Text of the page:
My father attended Penn State on the GI Bill after serving in World War II. Throughout his life, he never stopped expressing his loyalty to the former and his gratitude for the latter. Other family members have attended that fine university, have lauded its educational standards and cheered for its teams. So I write this commentary with a long-time sense of how a school can shape generations.
It is deeply sad that Joe Paterno's last months were overshadowed by his firing because of what happened on his staff, in his domain. By all accounts, this was a man of integrity, intelligence, love for his atheletes, and a generous loyalty to his university that he made manifest in how he managed his salary as well as in the gifts he made to school and students.
It is infinitely heartbreaking that so many boys' lives are now overshadowed by the evil perpetrated upon them by Sandusky and all those who allowed it to go unaddressed. By all accounts, this horror was known by most of the persons with power to stop it, and all of them chose to protect their own and the school's legacy rather than that of these vulnerable boys.
Let's put this into perspective.
I am sad for Mr. Paterno and his family. I am outraged for the boys and their families.
Mr. Paterno will ever have an asterisk attached to his otherwise wonderful legacy. The abused and then ignored boys will ever bear in their hearts and minds and bodies a torturous indignity that is the legacy of sexual abuse.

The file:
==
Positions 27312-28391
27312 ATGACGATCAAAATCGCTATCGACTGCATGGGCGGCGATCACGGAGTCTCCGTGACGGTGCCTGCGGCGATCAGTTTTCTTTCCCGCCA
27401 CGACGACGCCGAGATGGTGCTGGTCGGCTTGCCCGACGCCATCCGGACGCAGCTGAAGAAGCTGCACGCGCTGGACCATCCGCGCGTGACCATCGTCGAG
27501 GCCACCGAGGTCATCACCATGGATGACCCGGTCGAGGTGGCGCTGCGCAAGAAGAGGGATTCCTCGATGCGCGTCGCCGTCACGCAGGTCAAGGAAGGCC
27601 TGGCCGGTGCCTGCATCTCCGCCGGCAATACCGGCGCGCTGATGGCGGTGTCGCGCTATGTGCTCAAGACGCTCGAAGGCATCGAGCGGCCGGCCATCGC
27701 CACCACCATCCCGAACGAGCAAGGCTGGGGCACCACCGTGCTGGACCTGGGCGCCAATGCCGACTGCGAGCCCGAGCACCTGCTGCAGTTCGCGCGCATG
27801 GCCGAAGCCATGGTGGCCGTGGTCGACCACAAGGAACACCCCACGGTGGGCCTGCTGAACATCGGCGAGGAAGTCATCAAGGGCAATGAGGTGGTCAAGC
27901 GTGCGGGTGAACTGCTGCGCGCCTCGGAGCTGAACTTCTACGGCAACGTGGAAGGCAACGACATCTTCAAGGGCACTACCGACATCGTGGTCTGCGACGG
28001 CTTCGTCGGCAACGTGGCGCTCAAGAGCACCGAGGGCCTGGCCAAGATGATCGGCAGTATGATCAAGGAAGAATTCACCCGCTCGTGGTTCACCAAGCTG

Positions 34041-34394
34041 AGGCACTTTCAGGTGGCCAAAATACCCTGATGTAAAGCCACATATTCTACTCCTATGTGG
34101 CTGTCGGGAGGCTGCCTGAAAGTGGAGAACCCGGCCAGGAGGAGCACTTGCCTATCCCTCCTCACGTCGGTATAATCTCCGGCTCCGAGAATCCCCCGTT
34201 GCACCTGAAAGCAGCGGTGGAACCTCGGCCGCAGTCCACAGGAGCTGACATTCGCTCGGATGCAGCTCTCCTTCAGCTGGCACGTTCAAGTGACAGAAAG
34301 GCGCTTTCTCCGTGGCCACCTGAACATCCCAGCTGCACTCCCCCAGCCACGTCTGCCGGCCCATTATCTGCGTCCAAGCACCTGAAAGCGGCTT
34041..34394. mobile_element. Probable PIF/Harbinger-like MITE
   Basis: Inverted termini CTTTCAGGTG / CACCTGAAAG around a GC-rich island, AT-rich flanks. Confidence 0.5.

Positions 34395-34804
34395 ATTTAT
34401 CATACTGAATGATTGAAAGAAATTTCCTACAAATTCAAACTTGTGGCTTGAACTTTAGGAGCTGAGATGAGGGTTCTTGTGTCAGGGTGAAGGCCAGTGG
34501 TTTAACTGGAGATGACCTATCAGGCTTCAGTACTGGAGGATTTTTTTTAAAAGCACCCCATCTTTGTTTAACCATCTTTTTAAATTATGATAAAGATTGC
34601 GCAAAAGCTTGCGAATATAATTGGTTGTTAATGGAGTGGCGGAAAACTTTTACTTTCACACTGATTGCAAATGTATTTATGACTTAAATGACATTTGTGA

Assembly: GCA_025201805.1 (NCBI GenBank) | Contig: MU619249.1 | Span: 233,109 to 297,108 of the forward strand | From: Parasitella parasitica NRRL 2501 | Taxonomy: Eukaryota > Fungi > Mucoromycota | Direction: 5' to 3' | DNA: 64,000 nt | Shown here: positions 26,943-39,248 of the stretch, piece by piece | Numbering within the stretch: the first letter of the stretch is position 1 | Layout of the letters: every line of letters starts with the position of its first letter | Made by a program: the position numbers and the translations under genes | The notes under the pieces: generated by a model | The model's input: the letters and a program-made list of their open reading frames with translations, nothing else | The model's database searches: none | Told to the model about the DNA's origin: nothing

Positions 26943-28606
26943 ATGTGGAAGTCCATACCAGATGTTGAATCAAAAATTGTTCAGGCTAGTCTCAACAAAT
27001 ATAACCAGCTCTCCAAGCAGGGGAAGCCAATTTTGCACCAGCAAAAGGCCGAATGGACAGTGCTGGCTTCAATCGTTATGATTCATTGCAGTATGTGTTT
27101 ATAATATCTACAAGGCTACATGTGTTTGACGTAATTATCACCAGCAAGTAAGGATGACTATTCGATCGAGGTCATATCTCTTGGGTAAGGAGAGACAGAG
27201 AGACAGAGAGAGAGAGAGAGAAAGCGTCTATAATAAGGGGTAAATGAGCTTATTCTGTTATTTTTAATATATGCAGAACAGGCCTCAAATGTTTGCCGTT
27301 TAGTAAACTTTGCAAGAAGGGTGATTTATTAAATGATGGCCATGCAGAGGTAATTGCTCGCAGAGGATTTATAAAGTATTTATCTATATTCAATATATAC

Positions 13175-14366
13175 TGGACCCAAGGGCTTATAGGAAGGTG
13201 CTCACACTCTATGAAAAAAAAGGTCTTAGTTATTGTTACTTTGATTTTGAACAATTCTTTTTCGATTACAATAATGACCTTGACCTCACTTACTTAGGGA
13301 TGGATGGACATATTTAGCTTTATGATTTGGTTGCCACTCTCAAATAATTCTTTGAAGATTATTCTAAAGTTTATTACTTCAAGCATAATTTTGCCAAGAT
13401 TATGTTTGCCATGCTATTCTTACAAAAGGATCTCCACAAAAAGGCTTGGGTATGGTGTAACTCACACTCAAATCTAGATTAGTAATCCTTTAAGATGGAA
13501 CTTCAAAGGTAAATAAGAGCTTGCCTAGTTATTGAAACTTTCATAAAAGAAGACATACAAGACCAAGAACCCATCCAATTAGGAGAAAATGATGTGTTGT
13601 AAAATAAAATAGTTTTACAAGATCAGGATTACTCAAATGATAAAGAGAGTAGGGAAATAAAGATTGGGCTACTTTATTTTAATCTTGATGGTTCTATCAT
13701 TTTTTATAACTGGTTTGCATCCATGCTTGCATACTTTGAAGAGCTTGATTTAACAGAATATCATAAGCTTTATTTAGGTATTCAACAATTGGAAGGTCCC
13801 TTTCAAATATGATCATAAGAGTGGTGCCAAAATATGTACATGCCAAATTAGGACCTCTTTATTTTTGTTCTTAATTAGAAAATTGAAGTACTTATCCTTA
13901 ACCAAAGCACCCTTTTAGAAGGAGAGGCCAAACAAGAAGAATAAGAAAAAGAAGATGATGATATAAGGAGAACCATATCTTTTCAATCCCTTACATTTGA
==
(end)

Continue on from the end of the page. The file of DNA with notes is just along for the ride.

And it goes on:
Mr. Paterno suffered greatly, I have no doubt, after the firing from his job in what turned out to be the last months of his life. The abused and then ignored boys suffered and will suffer greatly, I have no doubt, in the long years ahead of them that will be fraught with mental and emotional anguish.
"A nation's greatness is measured by how it treats its weakest members." (Attributed variously to Mahatma Ghandi, Winston Churchill and others)
As long as we place our reputations, our work, our institutional stability, the sports we follow, our wealth, our power and whatever else we hold valuable before the protection of the least among us, we are not a great people.
' "Lord, when did we see you hungry, or thirsty, or a stranger, or needing clothes, or sick or in prison did we not help you?" He will reply, "I tell you the truth: whatever you did not do for the least among you, you did not do for me."' (Matthew 25:45)
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Carol D. Marsh
- With a Master of Fine Arts in Creative Nonfiction degree (Goucher College, August 2014), I am looking at a new phase in my life. From 1992 to 2009, I served as Founding Executive Director of Miriam's House, a residence for homeless women living with AIDS. I left this position when Chronic Migraine Disease overtook my ability to do my job. Now I hope that a writing career will both accommodate the migraines and give me a creative, productive outlet. And soon, September 4, I will launch my Inkshares author page in a bid to hit the 1,000 pre-order goal in 90 days. The book I want to publish is "Nowhere Else I Want to Be," a memoir of ten of my years at Miriam's House.